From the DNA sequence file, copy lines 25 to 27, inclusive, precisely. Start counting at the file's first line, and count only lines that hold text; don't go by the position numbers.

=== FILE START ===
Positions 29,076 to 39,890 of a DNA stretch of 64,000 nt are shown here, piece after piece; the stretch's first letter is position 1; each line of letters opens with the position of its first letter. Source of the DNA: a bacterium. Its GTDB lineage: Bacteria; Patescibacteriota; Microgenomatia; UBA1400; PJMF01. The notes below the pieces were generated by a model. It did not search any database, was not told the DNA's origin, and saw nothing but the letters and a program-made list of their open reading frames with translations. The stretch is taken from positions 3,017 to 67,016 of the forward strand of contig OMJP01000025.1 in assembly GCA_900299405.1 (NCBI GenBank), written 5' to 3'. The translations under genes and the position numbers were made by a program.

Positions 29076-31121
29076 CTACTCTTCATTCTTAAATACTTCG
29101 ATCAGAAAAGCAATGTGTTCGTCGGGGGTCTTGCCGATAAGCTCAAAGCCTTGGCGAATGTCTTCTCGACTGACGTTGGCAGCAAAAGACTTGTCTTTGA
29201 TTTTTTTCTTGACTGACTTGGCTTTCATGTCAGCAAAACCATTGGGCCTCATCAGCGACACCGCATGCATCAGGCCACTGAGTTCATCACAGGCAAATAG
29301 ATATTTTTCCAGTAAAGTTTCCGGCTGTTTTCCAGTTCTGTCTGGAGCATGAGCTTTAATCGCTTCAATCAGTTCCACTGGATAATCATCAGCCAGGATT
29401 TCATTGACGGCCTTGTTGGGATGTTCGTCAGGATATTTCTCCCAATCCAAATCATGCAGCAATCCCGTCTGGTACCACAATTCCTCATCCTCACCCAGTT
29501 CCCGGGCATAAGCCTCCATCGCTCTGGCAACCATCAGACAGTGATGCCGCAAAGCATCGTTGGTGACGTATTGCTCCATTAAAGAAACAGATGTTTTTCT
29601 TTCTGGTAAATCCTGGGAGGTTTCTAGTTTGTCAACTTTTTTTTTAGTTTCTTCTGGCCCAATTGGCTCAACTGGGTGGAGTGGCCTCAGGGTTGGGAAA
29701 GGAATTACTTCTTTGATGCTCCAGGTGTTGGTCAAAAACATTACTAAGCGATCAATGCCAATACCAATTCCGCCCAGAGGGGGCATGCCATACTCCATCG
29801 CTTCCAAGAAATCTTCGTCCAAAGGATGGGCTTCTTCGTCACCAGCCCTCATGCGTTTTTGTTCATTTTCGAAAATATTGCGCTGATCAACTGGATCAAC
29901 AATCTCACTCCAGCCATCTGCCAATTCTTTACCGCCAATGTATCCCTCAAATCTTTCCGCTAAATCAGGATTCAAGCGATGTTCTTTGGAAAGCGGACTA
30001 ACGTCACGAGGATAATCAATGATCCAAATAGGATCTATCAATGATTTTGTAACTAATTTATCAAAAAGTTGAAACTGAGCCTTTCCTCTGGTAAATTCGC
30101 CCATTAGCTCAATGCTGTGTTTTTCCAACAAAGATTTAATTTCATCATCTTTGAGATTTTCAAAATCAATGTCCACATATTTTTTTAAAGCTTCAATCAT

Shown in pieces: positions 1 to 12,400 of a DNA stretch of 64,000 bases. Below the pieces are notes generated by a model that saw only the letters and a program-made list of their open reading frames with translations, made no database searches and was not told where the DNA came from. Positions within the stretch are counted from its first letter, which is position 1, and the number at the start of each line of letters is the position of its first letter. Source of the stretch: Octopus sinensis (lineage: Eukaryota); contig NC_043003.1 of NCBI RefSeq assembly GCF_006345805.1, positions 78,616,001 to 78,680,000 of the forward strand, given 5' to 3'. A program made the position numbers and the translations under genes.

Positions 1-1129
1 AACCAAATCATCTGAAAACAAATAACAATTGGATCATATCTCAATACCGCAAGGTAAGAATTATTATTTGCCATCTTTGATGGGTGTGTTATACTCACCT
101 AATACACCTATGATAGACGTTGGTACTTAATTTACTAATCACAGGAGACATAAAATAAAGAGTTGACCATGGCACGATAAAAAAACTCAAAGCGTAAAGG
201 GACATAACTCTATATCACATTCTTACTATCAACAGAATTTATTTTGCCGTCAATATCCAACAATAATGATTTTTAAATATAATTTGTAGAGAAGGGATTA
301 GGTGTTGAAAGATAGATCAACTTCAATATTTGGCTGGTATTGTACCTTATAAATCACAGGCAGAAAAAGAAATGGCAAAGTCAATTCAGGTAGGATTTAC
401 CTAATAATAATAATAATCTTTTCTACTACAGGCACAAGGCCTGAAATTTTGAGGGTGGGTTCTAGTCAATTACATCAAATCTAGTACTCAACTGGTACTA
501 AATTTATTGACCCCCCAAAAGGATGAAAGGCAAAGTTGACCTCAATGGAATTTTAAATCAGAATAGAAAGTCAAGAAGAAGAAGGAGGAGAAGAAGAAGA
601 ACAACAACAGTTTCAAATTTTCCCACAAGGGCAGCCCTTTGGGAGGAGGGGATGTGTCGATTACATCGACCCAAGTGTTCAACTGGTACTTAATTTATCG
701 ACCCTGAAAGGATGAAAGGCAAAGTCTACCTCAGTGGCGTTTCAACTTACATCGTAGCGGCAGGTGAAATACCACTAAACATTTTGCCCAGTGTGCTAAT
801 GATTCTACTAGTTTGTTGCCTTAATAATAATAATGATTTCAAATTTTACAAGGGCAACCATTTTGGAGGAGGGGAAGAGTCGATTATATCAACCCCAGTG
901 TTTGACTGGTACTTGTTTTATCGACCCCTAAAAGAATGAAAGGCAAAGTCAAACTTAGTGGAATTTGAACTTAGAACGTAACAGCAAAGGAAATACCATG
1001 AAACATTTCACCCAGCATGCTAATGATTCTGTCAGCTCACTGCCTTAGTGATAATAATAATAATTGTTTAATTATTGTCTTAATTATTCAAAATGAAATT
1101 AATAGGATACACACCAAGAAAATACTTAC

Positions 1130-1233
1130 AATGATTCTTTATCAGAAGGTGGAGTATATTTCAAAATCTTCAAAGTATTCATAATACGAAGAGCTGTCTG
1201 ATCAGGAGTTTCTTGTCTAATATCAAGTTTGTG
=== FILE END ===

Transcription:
801 GATTCTACTAGTTTGTTGCCTTAATAATAATAATGATTTCAAATTTTACAAGGGCAACCATTTTGGAGGAGGGGAAGAGTCGATTATATCAACCCCAGTG
901 TTTGACTGGTACTTGTTTTATCGACCCCTAAAAGAATGAAAGGCAAAGTCAAACTTAGTGGAATTTGAACTTAGAACGTAACAGCAAAGGAAATACCATG
1001 AAACATTTCACCCAGCATGCTAATGATTCTGTCAGCTCACTGCCTTAGTGATAATAATAATAATTGTTTAATTATTGTCTTAATTATTCAAAATGAAATT